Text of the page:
Saturday, June 10, 2006


Journey to the ST.N National Meet
Day 1 - Cypress, TX to Natchez, MS
~400 miles


It keeps you going when the deserted road you are hurtling down suddenly turns into a one-lane potholed goat trail from hell. A glance at the GPS (traitorous beast) cheerfully guarantees you’ll be out of it in 10 miles. Momentum, yes. A little throttle too. Brakes don’t help when there are 20’ stretches of gravel between patches of broken up pavement. Attempting to negotiate a u-turn would almost guarantee bike droppage.

A long process of building momentum got me here, a hotel room in Natchez, Mississippi.
From the moment I decided to move to Texas, the thought of attending the ST.N National Meet was in my mind. I got the time off, bought needed touring accessories, and planned a route. The process culminated last night at 1:30 AM when I was madly dashing between the attic and the garage, trying to remember where various items were stored.

Needless to say, I did not get an early start this morning. That’s ok, because my planned route for the day was only 400 miles.

I finished some last minute packing and sat down to a breakfast of bagels and lox with my parents before heading out the door around 10 AM.

The morning was spent on familiar East Texas Piney Woods roads. Lunch was at the Texas Star Café in Colmesneil with a sandwich and a pitcher of sweet tea.

I finally reached new territory after entering Louisiana at the south end of Toledo Bend Reservoir. The roads in Many, LA were very torn up, and should have given me a hint of what was to come.

A national motorcycle roads website had suggested LA118 through Kisatchie National Forest. Maybe I misread the map when planning my route, but the road was excellent right up to the town of Kisatchie. At one point in that nice stretch I pulled over for some pictures. I waved cheerfully at a passing cruiser rider, but he was back minutes later to make sure everything was okay.

The cruiser rider was nowhere to be seen when the pavement disappeared. The devastated vegetation in that area should have been a hint. Katrina? Or some other natural disaster?

I guess it wasn’t so bad. There was never a time when I couldn’t see the distinctive red asphalt of a patch of pavement ahead. The ST handled the bumps and loose stuff like a champ. I stayed relaxed on the controls and kept the panic instinct down. I never experienced my usual gravel-induced adrenaline high.

When the sign for I-49 appeared, I was understandably overjoyed. The familiar sensation of the R12ST floating along the interstate helped soothe my nerves.

With the aid of some nice, safe connector highways, I reached Natchez well before dark. After crossing the Mississippi, I explored the town a little, following brown tourism signs. I visited the historic downtown area, with “townhouses” built by cotton barons in Natchez’s heyday. I rode down to “Natchez Under the Hill” and saw a floating casino docked where once riverboat hands swaggered and caroused. One sign, mysteriously labeled “Forks of the Road,” brought me to the location of a notorious slave market. Besides the very tastefully done educational display, the only sign of historical importance was a round of concrete inset with iron manacles.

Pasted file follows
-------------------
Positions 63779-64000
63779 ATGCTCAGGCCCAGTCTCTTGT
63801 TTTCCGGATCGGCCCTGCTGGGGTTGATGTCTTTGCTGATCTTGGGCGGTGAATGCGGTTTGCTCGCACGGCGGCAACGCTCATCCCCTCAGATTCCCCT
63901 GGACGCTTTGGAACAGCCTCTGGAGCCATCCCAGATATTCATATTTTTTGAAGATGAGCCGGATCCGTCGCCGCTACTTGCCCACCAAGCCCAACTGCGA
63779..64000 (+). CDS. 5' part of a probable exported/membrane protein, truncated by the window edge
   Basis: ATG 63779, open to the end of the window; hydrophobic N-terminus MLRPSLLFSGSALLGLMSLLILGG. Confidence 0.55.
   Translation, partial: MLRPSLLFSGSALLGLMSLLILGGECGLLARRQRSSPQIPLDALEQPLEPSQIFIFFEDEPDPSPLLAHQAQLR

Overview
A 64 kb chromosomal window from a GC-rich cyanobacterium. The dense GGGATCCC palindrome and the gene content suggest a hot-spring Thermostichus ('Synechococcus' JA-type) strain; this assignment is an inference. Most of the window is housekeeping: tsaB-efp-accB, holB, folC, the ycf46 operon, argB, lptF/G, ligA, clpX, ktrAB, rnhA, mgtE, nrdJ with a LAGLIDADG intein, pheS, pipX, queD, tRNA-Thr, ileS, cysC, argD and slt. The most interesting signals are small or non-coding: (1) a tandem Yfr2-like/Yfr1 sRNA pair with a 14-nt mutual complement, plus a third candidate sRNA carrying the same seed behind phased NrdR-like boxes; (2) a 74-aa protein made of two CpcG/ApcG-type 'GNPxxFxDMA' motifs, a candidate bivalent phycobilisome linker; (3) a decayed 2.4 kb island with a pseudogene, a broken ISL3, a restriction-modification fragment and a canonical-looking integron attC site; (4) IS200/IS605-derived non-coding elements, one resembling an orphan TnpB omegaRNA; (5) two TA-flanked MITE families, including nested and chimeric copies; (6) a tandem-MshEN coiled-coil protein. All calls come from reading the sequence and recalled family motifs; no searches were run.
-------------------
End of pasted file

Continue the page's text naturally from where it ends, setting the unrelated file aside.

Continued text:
The front desk attendant at my hotel suggested “Cock of the Walk” for dinner. I highly recommend it for visitors to Natchez. Located in an a maze of an old building down by the river, it’s regionally famous for catfish. The boatman’s den ambiance felt authentic and the service was great. The grilled catfish and skillet cornbread was very yummy. I’d forgotten my book in the motel room, but my waiter owned a GSXR1000 and was happy to talk motorcycles and touring.

He even asked what I was doing later, offering to take me out for drinks. I had to decline. My body needs no encouragement to get dehydrated while on a tour. Also, call me a paranoid spoil-sport, but I view going out casually with a total stranger to be too risky this far from home.

With a long ride up the Natchez Trace tomorrow, I need to get a good night’s sleep. Gotta keep that momentum going…

LA118 - the good part

Natchez, MS

The River


Black Ice said...

Dear god, you wash your bike at every fuel stop or what? After the adventure you described, I'd have expected at least one bug splat!

And don't worry about not having time to record your life. It looks like you're far too busy living it. ;)

See ya at the Nat...!

Anonymous said...

whew, Dad breathes a sigh of relief. Thanks for taking care of yourself.

VIVID1 said...

Natchez, Mississippi, that brings some memories. Awesome photos!

LA roads are pretty beat up, but the forests are still pretty and plenty of them.


Lusty said...

I love the coloring in all your photos. Reading about your ride up Natchez Trace, I really regret that I'm going to have to stick to slabs on my way to Georgia next week. I guess that means I'll just have to go back again...

Chip Tyme said...

Nice trip.

I've done the Natchez Trace too. Great road (as is the BR Pkwy).